all Millais’s work, The Vale of Rest  (1858-9) was his favorite.6 This dark scene depicts two nuns at the task of preparing a grave. As one nun focuses on digging the grave, the other gazes at the viewer as she sits at the edge of the grave with a rosary in her hands. A pick is partially visible in the foreground as it leans out of the grave, in the direction of the viewer. The grave is also only partially visible because it runs toward the viewer at eye level. In this way, the viewer is placed in the grave. The background’s vivid sunset is a striking contrast to the shadowy trees and the chapel bell tower at midground. The painting’s mood is quiet and contemplative, prompting viewers to consider their own mortality.
Another of Millais's paintings, The Somnambulist (c. 1871) (fig. 8)
John Everett Millais, The Somnambulist (c. 1871), Delaware Art Museum, Wilmington, oil on canvas, 154 x 91 cm. Photo: The Athenaeum.
is not about death or the afterlife, but it is worth considering due to the part it plays in the evolution of Millais’s painting technique and due to its unusual theme––the state of animated sleep. The Somnambulist depicts a woman dressed in a white gown, holding a brass candle lantern. It appears that the flame has just been extinguished by the breeze. She walks along a rocky path at the edge of a cliff which falls down to the sea. The woman’s blank expression and fixed gaze indicate her unconscious state. Her white gown and pale face are illuminated by the moonlight. According to Millais’s son, J. G. Millais, the painting was inspired by an incident that occurred one night when John Everett Millais was walking home with two friends. They heard a woman’s scream, then a beautiful young woman dressed in white emerged from behind a garden gate of a nearby villa. She rushed past the three men, her flowing white robes glowing in the moonlight. Millais exclaimed “What a lovely woman!” and his friend Wilkie Collins ran to her aid. Interestingly, the young woman was escaping after being held prisoner by a man in the villa. She had been kept “under mesmeric influence” for months.7 This unusual incident captured Millais’s imagination, inspiring him to represent the poor woman in his art as a sleepwalker and later as a ghost. The Somnambulist is a forerunner of Millais’s pinnacle ghost painting.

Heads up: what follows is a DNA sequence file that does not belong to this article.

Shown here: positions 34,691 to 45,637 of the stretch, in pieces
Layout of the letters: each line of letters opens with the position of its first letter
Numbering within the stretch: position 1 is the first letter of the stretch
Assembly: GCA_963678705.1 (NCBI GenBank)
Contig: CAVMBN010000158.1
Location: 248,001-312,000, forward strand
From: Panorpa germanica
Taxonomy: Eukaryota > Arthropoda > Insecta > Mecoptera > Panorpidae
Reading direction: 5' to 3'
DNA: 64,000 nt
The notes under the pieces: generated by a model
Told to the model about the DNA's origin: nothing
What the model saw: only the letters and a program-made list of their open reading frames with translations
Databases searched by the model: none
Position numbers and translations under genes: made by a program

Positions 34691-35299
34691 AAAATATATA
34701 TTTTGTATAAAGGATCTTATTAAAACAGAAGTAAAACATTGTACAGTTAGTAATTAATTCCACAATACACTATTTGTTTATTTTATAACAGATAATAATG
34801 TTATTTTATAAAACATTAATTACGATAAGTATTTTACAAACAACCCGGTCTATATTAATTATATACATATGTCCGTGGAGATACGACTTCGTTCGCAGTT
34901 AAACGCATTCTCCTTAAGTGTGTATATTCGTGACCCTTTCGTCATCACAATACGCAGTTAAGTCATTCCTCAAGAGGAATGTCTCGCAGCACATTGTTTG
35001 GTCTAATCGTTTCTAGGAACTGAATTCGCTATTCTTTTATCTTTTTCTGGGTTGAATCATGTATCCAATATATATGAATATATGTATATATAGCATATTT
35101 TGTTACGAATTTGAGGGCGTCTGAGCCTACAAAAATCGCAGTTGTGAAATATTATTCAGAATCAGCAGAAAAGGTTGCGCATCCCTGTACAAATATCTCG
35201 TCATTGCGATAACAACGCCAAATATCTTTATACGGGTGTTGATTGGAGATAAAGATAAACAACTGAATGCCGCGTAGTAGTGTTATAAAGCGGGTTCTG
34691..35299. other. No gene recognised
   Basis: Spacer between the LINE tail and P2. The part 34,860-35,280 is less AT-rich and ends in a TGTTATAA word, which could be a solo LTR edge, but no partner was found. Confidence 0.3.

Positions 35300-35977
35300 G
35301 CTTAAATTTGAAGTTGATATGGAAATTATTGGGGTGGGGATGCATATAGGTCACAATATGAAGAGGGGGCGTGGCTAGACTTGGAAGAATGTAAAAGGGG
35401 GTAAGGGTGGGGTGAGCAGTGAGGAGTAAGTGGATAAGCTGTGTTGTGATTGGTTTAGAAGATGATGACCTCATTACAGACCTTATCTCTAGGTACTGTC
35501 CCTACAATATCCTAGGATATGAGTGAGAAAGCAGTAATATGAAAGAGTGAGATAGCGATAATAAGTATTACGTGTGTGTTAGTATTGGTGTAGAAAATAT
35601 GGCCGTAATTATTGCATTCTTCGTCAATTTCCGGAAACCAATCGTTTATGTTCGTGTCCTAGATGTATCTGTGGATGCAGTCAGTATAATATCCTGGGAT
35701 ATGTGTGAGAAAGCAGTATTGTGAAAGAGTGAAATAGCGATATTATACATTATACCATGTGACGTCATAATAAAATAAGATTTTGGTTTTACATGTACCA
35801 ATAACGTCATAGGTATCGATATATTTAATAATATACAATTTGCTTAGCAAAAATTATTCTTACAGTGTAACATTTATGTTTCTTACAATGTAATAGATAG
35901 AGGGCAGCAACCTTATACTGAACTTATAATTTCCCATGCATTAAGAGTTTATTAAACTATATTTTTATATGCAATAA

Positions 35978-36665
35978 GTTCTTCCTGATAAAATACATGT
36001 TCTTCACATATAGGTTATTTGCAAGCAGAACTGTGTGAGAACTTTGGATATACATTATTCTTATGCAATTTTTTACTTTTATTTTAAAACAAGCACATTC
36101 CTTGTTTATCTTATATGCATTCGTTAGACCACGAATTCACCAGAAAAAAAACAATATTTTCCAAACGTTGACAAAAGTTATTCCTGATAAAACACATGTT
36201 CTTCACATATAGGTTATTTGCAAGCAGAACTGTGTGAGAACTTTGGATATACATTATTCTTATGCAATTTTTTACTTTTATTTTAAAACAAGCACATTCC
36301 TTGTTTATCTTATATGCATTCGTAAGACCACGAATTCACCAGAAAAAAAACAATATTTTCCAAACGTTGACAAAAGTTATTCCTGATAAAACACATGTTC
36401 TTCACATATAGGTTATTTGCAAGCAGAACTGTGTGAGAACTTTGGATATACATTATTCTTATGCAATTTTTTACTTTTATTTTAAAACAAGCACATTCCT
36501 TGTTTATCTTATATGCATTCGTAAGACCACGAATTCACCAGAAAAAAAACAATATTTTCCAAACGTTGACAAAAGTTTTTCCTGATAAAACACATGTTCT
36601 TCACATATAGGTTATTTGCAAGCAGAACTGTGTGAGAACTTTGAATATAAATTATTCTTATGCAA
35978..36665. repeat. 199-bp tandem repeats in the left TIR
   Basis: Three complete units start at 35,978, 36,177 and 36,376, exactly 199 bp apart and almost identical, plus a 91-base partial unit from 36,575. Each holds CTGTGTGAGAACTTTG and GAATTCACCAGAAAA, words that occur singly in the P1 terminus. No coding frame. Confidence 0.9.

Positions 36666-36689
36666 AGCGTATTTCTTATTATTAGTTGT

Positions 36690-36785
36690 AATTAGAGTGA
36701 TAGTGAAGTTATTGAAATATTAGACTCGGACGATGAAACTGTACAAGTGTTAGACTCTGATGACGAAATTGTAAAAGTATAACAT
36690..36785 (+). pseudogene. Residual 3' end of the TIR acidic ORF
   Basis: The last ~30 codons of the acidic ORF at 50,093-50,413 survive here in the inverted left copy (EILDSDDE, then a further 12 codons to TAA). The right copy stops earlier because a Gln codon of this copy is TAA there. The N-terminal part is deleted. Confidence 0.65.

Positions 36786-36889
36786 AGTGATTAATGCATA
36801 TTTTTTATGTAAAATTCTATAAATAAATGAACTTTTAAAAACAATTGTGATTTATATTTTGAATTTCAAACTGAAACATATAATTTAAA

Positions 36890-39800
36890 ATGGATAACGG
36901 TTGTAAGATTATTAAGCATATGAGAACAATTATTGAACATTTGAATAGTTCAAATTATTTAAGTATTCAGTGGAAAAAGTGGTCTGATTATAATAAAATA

The Grey Lady (1883) (fig. 9),
John Everett Millais, The Grey Lady (The Ghost Chamber) (1883), private collection, oil on canvas, 140 x 94.5 cm. Photo: Public Domain.